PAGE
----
Budapest and EuroVelo Cycle Lane
Introduction: The EuroVelo cycle lane
Did you know that EuroVelo cycle lane is a network of 15 long-distance cycle routes connecting the whole European continent? It’s actually a project with co-financing from the European Union for the purpose of promoting sustainable tourism. These routes are in use by cycle tourists as well as local people who are making their daily journeys. Due to this, there are a huge variety of different routes. The EuroVelo currently consists of 15 routes and there are plans to continuously expand it through to 2020.
The EuroVelo 6 (European cycle route network) goes from the Atlantic to the Black Sea. As a result of being so long, it’s one of the most popular bike routes going along coasts. When riding it you’ll see rivers, castles and go through some amazing landscapes. It starts in Nantes, France and finishes in Constanta, Romania. That’s a 3653 km bike ride! Talk about saddle sore! Along the way it goes through 10 countries, covers 4 UNESCO sites, and meets 6 European rivers. Also there are sections along the Loire and the Danube river which are famous for cycle tourists around the world.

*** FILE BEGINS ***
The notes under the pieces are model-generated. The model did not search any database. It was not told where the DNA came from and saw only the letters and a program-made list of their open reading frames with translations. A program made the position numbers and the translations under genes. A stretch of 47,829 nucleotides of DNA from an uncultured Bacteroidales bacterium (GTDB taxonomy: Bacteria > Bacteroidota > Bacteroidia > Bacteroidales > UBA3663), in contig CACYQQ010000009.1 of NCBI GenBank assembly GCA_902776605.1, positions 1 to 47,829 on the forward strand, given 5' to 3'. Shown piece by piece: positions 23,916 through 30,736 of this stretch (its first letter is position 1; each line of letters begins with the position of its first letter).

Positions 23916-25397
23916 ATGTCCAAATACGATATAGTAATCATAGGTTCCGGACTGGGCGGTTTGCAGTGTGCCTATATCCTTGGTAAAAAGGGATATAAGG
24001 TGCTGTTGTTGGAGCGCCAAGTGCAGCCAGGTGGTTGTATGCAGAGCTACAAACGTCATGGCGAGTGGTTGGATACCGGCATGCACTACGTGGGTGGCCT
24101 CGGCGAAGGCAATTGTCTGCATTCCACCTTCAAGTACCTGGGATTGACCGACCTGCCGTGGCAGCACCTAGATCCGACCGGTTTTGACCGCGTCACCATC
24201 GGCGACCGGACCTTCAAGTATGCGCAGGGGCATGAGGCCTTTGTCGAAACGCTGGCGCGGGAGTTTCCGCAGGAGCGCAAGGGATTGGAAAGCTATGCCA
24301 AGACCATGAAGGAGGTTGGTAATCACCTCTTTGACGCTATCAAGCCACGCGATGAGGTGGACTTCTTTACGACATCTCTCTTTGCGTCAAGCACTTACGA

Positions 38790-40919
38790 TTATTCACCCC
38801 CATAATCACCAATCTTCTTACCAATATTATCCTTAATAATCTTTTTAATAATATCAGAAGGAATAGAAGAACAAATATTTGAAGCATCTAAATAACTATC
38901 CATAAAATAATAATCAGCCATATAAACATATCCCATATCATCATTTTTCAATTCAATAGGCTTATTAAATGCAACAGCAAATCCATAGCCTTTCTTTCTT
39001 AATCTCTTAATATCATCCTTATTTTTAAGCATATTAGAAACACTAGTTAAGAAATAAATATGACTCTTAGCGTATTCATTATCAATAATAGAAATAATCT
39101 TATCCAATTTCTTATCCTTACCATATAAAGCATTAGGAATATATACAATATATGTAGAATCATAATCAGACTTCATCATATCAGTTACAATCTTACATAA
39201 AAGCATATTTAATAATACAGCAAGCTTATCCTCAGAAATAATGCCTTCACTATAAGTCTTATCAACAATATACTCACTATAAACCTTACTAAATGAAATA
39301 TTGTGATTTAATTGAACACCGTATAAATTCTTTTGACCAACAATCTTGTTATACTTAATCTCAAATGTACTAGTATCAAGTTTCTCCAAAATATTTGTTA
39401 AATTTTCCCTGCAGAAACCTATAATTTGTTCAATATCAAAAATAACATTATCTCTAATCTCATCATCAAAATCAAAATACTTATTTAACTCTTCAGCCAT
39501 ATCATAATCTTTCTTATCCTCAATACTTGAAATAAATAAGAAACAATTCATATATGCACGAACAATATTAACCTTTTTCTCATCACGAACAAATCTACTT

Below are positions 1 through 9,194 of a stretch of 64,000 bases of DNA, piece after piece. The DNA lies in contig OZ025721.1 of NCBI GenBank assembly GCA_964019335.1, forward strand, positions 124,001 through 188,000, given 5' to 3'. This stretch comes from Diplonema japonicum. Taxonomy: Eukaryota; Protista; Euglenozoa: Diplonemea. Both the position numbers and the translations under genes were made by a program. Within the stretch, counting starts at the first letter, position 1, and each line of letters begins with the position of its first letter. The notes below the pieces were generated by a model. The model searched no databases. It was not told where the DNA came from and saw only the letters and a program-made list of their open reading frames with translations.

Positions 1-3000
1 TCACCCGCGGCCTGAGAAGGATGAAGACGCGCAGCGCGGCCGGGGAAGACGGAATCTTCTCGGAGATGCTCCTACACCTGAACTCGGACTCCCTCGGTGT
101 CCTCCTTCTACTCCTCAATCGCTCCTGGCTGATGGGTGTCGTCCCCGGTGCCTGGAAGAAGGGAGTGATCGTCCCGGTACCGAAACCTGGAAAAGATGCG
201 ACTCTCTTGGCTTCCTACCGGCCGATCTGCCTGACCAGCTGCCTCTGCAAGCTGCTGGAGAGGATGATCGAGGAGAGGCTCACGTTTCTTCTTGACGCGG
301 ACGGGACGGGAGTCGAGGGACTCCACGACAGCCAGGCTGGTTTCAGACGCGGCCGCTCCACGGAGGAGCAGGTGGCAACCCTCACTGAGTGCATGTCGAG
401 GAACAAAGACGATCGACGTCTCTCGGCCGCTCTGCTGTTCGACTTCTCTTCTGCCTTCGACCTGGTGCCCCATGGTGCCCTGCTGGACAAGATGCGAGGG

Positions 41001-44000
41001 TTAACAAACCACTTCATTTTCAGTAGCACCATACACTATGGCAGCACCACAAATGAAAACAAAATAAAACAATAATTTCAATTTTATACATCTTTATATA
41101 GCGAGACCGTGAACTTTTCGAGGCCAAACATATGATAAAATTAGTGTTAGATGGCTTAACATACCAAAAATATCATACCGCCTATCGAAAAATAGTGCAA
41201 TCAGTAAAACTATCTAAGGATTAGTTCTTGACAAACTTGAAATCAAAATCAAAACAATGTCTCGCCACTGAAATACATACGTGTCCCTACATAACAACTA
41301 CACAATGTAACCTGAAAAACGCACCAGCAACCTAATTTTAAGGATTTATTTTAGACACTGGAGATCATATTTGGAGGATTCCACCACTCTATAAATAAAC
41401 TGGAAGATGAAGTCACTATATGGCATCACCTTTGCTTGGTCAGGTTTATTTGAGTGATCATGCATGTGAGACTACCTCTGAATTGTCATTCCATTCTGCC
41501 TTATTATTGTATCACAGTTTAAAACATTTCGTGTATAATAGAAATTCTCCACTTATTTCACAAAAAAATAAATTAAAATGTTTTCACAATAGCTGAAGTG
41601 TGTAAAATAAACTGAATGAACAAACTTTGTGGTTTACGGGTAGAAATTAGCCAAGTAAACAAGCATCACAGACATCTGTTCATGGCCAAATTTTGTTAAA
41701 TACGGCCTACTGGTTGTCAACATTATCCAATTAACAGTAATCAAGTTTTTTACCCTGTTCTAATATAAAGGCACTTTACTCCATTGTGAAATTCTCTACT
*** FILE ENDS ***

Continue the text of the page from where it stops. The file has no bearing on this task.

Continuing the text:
The Hungarian Section
This Hungarian section of the cycle route goes from Rajka to Mohács following along the Danube river. It’s famous for it’s outstanding natural and cultural attractions. The Roman ‘Limes’ along the Danube, which along with the fortresses of Komárom and Komarno, are important sights. Also the natural landscape of the Danube Bend and the banks of the Danube in Budapest are all heritage attractions offering enjoyable diversions.
After the bustling and busy streets of Budapest, it’s a quiet joy to discover that there are much calmer parts with rural and agricultural areas along the pretty Danube. This cycle route runs by the Gemenc Forest which is alongside the Danube. And it’s one of the biggest wilderness reserves in the country. Further more you can use the local forestry trains and wonder amongst the deer here to have a little rest from cycling. Have a look around and you’ll discover bicycle paths everywhere if you feel like exploring the wilderness!
Right before the Hungarian border, you can also enjoy the pretty landscape of the Duna-Dráva National Park. Consequently this is where you’ll find that the Hungarian part of the route ends at the border with Croatia and Serbia.
All along the way, there is an official EuroVelo signage which makes the biker’s life easier. So you can ask for maps and guidebooks. And for a small donation you’ll receive them by mail.
For more information, check out: HERE